Episode 66 – But Are They Really Learning?

Frank Noschese

This week we discuss teaching techniques with Frank Noschese.  Frank is a high school physics teacher at John Jay High School in Cross River, N.Y.  and an active blogger.  We talk with Frank about blogging, active student engagement, flipped classrooms, psuedoteaching, and the Khan Academy.  Join the conversation and leave your comments.

Preview from the Show:

There’s a lot of research and evidence to backup the fact that having a more interactive class does work.  And there’s a lot of ways to go about being interactive.  One way is with the questioning technique that you were talking about in the Harvard justice videos; I haven’t seen them, but it sounds like that’s one way.  Or using clickers is another way. Or with whiteboarding and modeling, where the kids are working in groups on these problems, and they’re working on them on these large whiteboards that maybe two or three kids can work on at a time, and they share and present their solutions to the problem.  So there’s lot of different techniques depending on the size of the class and the materials that you have, so I don’t think anybody should just be able to throw their hands up and say “well based on my situation, the only thing I can do is lecture”, because there’s always different techniques.

If you think back to even how you learned – something that you found you had to struggle through, whether it was a sport or an instrument, or a kind of arts and crafts, woodworking – anything like that.  You worked hard at it, got feedback from someone who knew what they were doing, there were lots of tests along the way to see if you were getting it or not.  That kind of interactivity and feedback is so necessary for learning.  And then there’s also people that say – we had this conversation on twitter a few months ago – where somebody said “but kids do learn from lecture, there are kids that are gaining.”  And it’s true, there are kids that do still learn physics through lecture, and what we think is going on there is that the kids are doing these active engagement strategies in their head, so they’re trying to think ahead: “what’s the next step this would take”, or “how does this fit in with that,” and they’re doing it in their head.  And these are very few kids that actually know how to learn from a lecture, and I would say the bulk of students just sit there and think that they’re going to learn from osmosis.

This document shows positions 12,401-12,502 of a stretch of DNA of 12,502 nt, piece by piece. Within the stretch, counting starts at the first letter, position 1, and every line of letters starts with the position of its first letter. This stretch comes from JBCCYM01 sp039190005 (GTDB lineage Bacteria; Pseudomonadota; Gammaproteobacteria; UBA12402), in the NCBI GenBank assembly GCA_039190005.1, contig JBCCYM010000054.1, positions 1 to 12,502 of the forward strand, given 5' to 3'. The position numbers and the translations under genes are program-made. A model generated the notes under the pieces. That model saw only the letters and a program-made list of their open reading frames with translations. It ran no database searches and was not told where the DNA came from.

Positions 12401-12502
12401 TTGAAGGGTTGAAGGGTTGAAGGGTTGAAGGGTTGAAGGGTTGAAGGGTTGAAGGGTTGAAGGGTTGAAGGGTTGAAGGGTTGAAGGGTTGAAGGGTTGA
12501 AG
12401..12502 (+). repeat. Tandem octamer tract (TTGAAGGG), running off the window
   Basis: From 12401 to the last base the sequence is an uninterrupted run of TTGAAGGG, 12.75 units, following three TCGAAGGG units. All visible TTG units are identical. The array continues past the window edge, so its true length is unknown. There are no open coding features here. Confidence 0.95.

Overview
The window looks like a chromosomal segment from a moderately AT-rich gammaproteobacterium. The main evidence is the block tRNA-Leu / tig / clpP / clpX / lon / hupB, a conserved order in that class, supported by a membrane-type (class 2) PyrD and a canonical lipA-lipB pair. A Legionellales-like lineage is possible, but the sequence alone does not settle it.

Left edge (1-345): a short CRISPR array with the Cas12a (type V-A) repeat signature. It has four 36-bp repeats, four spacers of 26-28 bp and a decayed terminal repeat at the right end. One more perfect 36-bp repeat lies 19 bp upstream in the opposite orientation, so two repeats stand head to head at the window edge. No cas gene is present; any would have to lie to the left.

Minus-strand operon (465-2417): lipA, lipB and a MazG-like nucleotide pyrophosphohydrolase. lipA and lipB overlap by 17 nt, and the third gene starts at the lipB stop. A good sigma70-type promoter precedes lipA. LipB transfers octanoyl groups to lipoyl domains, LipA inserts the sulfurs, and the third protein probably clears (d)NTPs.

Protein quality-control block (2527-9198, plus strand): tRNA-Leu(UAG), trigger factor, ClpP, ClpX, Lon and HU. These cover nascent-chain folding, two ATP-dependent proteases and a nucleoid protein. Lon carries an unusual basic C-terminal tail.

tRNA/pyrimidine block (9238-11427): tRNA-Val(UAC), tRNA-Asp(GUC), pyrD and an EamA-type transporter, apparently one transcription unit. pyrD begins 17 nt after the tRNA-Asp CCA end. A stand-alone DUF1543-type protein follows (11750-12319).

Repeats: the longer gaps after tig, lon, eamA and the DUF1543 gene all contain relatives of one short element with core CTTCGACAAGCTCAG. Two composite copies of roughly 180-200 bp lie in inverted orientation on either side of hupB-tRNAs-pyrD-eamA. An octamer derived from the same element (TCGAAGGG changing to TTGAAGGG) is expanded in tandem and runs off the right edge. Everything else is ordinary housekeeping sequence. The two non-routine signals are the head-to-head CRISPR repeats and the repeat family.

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  • David J. Eckstrom

    I teach chemistry (and sometimes physics) in a blended, flipped classroom. I make all my own videos (which I think is critical for flipping your classroom), and it has been a raging success. For the last two years, I have not even turned on the LCD projector in my room. I almost never talk to the entire group for more than 2 minutes. I know my students better, I get constant feedback from every kid (who’s there) every day. My students’ understanding (yes, I’m assessing it) is up. Performance on everything from daily check quizzes to reports on lab activities is up. Kids are actively engaged all day in making content. Since my classes are asynchronous, kids learn at a pace where they can master the material, not barely grasp it as they struggle to keep up with the group. I will not abandon my flipped classroom because people like Frank Noschese and Richard Haake have villified lecture and decided that vodcasting is the exact same thing as lecture, so therefore flipping a classroom must be horrible pedagogy. Also, I’m not sure why people think that all flipped classrooms are using Sal Khan’s stuff or that all vodcasts are the cheap, boring very lecture-like tabcast material that Sal is putting out.

    Frank’s idea of “pseudoteaching” is a smokescreen, in my opinion. It’s a way of giving a bad name to anything Frank doesn’t like. How does any teacher know if the kids are learning? By interaction and feedback, which can be achieved through a variety of pedagogical approaches, including the much maligned lecture format. Good teachers care if their students are learning, and they find ways to interact and gather feedback, even if they are lecturers. Bad teachers don’t care if their students are learning, and they find ways to avoid interaction and feedback (because it’s hard work) even if they are pursuing one of the very fashionable guided inquiry paradigms (which are very good teaching methods, don’t get me wrong).

  • Melisa

    Interactive learning is very effective, it allows students to learn more from their classmate. Can easily ask questions about something they don’t understand. Also, with the help of technology, teaching jobs are a lot easier for both teacher and students.

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